The Beginning

I think we’re going to have to live here somehow,” Vivian said, a worried look spreading across her face. ~Fish Out of Water

I wrote the following two paragraphs over a week ago.

“It’s about time I started. This is the end of Thanksgiving break, the night before I return to college for three more weeks of the semester. It goes by fast. Anyhow, if I had more time I would have come up with a more thoughtful and potentially witty post for my first post, but alas, there is barely enough. But writers must make time to write; there are always other things making us busy.

The hardest part of doing anything in my experience (well, not anything, but generally plunges of many sorts) is the beginning. To start a homework assignment that you expect will be unpleasant is not the smoothest, except for the fear of a bad grade glaring behind you. Or the start of a story or paper, in my experience, takes the most thought, and I often erase the first sentence immediately and start over again. Starting this blog was hindered for months by thoughts such as, “I’m afraid I’ll write something stupid,” or “Eh, I don’t have time yet, I’ll do it soon,” or “What’s the point?” But one must start somewhere, even if the first products are not very stunning. (More like the opposite.)”

Wait! Did you just hear what I said in that second-to-last sentence? Where was the focus? “One must start somewhere, even if the first products are not very stunning.” If my blogging was only a continual blasting of my own thoughts, of myself–if my blogging or writing was solely a show of my self-murmurings–if this website was to broadcast me–I would much rather hide and not write at all, and not just because I’m an introvert. A focus on myself only debilitates because–and this is the truth–there isn’t much goodness going on if I look at myself.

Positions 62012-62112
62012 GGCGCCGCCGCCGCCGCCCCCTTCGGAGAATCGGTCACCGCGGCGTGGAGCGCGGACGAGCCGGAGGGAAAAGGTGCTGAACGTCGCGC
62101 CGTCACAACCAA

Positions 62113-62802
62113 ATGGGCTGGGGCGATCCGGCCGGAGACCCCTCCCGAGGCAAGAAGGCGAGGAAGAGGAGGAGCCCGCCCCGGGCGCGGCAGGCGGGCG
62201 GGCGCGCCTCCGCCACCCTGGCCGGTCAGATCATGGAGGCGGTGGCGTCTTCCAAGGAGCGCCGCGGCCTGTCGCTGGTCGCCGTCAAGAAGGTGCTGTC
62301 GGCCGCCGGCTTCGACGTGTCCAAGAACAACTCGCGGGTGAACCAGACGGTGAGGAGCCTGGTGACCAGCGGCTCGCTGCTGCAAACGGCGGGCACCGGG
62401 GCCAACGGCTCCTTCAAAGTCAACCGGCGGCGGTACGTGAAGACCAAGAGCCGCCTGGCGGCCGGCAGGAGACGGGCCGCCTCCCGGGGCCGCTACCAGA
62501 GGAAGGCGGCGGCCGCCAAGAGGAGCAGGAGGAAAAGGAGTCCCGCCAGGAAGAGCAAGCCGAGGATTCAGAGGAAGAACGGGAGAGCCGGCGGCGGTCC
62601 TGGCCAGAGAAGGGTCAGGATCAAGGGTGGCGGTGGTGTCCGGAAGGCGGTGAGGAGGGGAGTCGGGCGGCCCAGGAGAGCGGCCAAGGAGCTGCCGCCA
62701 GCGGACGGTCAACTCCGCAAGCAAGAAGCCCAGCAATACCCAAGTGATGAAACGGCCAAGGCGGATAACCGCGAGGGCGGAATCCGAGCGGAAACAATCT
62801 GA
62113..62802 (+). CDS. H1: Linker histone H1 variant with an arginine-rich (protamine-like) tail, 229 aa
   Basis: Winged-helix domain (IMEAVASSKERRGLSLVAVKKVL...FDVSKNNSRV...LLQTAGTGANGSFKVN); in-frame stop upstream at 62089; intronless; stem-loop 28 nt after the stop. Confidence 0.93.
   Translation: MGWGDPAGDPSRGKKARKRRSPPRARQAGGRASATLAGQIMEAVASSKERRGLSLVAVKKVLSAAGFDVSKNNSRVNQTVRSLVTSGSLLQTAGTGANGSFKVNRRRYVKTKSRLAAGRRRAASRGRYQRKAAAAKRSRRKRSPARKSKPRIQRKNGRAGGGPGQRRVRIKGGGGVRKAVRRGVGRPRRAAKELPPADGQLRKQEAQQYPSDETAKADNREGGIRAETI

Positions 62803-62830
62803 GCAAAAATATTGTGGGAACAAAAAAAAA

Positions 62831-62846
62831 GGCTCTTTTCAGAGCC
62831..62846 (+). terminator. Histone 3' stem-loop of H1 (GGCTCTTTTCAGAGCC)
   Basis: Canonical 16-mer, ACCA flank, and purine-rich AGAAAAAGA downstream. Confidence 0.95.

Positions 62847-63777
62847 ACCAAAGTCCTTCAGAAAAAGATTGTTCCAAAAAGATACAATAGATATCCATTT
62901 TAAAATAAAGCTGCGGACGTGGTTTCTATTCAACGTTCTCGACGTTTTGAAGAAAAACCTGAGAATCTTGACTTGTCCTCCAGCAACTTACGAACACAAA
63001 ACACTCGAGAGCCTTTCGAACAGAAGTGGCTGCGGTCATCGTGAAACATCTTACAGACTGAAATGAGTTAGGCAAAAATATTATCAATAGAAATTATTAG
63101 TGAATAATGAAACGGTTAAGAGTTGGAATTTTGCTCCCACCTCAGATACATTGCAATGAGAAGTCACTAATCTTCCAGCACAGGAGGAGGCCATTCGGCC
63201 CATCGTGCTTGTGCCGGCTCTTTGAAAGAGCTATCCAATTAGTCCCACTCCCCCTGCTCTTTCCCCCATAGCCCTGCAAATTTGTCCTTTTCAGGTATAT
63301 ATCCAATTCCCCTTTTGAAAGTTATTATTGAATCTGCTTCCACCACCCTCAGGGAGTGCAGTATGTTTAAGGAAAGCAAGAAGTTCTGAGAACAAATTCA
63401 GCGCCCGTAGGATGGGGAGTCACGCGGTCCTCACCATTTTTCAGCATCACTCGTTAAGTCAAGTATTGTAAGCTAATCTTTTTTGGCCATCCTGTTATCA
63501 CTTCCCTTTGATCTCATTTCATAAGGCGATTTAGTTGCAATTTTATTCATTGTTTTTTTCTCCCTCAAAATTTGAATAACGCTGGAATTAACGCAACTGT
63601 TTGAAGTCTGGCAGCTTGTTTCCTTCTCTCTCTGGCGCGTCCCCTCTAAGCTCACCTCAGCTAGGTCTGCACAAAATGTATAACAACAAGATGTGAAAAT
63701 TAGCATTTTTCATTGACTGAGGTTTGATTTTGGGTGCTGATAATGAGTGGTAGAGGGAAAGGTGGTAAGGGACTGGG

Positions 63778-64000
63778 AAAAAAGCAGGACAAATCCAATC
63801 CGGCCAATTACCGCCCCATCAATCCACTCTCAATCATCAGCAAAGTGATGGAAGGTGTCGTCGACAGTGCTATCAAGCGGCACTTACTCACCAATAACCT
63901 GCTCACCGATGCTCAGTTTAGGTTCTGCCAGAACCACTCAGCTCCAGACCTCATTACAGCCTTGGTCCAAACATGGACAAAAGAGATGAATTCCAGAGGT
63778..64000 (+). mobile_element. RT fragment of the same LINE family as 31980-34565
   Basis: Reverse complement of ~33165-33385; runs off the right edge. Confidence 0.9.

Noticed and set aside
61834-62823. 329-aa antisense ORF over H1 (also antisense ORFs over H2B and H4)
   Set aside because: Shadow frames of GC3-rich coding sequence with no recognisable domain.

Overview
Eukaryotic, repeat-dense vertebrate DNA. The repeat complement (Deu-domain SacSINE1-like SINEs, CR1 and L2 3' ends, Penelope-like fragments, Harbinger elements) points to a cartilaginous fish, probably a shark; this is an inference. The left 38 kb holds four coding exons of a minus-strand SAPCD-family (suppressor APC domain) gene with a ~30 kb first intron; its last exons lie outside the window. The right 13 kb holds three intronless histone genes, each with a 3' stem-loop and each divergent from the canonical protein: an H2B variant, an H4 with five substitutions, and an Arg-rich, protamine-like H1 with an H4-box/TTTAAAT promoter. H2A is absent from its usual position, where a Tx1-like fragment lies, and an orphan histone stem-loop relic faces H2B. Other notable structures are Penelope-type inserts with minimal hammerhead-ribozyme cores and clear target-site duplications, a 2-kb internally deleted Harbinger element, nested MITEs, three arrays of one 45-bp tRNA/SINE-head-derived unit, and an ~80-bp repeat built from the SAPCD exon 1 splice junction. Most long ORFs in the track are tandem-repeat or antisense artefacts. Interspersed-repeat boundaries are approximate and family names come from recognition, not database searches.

I told a friend about my trouble finding subjects to write about in this blog, and she replied at the end of her message, “There’s always something to write about God.” I could probably write another book or twenty just because of that. If we want to live with any sturdy hope in life, or act in any way at all, including trying to write something worth reading, we cannot look at ourselves or focus on our surroundings. “Change and decay in all around I see. / O Thou who changest not, abide with me.”

This is where I stand. When I think of writing continually about God (which does not mean excluding what happens in life), it is like a canopy of many colors and beautiful places opens above me, endless things to record. There’s no end and no darkness in God.

In light of this, we have much to look forward to.